‘Suspicious substance’ found in letter sent to President Obama at White House

Credit: Reuters
Credit: Reuters

A “suspicious substance” has been found inside a letter addressed to President Barack Obama at the White House on Wednesday, according to CNN.

Officials said it is similar to the one sent Tuesday to Mississippi Sen. Roger Wicker. Preliminary tests showed that letter contained the deadly poison ricin, and Capitol police, the FBI and other agencies have launched an investigation.

The letter was sent to a laboratory for further analysis, Capitol police said Tuesday night.

It was postmarked from Memphis, Tenn., and had no return address, said Terrance Gainer, the Senate sergeant at arms, earlier in a warning to members of the Senate.

Gainer first said in a statement that the substance had tested positive for ricin, which is found naturally in castor beans and can cause death from exposure to as little as a pinhead amount, usually within the first 72 hours.

Police later issued a statement saying the test was preliminary and “indicated” that ricin had been found in the letter.

It was intercepted in a mail handling facility and quarantined, the statement said.

“Senate employees should be vigilant in their mail-handling processes for ALL mailings,” Gainer said in his written statement.

Members of the Senate were briefed on the incident by Gainer during a Tuesday meeting about the bombings in Boston with FBI Director Robert Mueller and Janet Napolitano, the secretary of Homeland Security.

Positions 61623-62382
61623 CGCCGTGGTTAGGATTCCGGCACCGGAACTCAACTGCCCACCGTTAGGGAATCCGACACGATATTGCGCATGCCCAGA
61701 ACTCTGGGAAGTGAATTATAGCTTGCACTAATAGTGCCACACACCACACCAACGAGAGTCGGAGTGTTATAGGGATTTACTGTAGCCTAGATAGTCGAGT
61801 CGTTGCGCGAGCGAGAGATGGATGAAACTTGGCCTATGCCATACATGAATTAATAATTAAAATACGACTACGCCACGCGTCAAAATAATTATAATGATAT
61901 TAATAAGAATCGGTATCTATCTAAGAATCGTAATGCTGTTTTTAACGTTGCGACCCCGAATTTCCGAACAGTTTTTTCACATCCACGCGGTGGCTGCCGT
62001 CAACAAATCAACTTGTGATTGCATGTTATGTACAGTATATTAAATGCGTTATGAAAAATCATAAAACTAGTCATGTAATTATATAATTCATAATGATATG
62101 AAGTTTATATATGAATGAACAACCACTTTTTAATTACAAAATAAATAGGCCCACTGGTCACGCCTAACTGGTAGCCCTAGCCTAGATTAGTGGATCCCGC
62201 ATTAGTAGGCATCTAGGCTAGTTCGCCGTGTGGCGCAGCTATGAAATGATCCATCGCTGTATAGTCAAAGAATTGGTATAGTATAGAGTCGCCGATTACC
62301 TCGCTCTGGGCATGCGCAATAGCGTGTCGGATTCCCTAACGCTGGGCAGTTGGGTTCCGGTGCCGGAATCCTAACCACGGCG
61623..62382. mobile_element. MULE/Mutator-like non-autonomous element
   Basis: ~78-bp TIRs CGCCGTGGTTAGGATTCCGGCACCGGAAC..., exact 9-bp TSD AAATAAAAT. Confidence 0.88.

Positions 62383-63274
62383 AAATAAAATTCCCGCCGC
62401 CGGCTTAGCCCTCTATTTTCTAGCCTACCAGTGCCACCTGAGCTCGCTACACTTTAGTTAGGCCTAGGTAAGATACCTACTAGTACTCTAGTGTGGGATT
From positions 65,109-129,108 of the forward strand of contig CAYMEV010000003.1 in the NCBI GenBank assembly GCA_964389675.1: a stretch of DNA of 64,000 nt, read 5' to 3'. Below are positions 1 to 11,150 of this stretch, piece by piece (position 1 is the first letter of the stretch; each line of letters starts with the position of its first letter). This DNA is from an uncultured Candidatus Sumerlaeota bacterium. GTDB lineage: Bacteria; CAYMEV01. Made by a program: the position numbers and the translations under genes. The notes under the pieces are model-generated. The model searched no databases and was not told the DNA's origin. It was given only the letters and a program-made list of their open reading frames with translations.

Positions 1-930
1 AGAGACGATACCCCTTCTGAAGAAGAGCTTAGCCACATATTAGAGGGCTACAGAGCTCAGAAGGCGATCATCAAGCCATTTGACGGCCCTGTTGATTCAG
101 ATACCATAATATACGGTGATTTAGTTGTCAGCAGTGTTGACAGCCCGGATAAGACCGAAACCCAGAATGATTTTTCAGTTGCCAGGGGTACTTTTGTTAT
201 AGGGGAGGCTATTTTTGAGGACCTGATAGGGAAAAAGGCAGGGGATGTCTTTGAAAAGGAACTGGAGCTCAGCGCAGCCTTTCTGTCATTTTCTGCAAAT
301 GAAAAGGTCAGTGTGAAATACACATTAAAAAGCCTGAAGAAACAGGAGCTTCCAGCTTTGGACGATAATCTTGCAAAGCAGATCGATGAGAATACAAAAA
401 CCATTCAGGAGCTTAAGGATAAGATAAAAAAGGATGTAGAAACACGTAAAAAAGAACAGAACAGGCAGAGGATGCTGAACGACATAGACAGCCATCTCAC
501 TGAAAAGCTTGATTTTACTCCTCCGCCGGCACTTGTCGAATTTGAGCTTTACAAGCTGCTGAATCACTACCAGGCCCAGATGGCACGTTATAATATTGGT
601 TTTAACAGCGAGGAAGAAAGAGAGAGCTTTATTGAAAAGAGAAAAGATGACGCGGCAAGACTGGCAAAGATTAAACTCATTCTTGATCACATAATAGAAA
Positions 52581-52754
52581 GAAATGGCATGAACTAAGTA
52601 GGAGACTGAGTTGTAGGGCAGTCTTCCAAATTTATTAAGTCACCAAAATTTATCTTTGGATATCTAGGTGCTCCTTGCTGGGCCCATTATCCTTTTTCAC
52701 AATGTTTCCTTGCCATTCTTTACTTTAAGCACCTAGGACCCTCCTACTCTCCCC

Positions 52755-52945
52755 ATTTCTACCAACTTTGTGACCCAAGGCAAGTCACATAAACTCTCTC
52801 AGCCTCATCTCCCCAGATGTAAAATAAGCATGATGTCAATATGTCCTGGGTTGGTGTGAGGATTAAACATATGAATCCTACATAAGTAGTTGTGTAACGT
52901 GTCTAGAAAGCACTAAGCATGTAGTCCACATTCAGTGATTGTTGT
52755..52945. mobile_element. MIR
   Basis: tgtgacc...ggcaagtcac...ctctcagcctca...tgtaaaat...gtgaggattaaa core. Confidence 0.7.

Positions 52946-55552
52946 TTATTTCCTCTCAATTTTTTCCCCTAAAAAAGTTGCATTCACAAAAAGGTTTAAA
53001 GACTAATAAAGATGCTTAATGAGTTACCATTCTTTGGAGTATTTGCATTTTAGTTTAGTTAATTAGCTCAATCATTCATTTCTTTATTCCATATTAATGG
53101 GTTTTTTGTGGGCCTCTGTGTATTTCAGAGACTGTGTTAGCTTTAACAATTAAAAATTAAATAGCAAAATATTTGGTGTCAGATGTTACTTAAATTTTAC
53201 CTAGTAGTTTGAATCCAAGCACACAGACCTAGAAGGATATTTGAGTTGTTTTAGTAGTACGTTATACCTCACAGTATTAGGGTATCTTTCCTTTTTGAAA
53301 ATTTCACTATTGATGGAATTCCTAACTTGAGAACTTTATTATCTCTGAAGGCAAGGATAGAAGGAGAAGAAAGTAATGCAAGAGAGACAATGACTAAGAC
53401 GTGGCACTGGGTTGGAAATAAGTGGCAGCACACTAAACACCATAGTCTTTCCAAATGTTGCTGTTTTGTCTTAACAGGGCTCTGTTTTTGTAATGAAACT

Several senators told reporters after the briefing that the incident reminded them of the anthrax attacks in the wake of the Sept. 11, 2001, attacks on the Pentagon and World Trade Center.

The suspicious letter came one day after the explosions at the Boston Marathon that killed three people and injured 176.

“I don’t know if it’s a coincidence. It’s too early to tell. We don’t know enough about Boston,” said Sen. Richard Durbin, the No. 2 Democrat in the Senate.

Senate Majority Leader Harry Reid said he had been told the letter was addressed to Wicker, a Republican senator from Mississippi.

All mail to the U.S. Senate had been stopped, and post offices at the Capitol had been closed as a precaution, the senators said. They were getting in touch with their state offices, where mail is not subject to the same extensive screening, to ensure that precautions were being put in place.

Many senators expressed concern about their staffs and the risks to postal workers.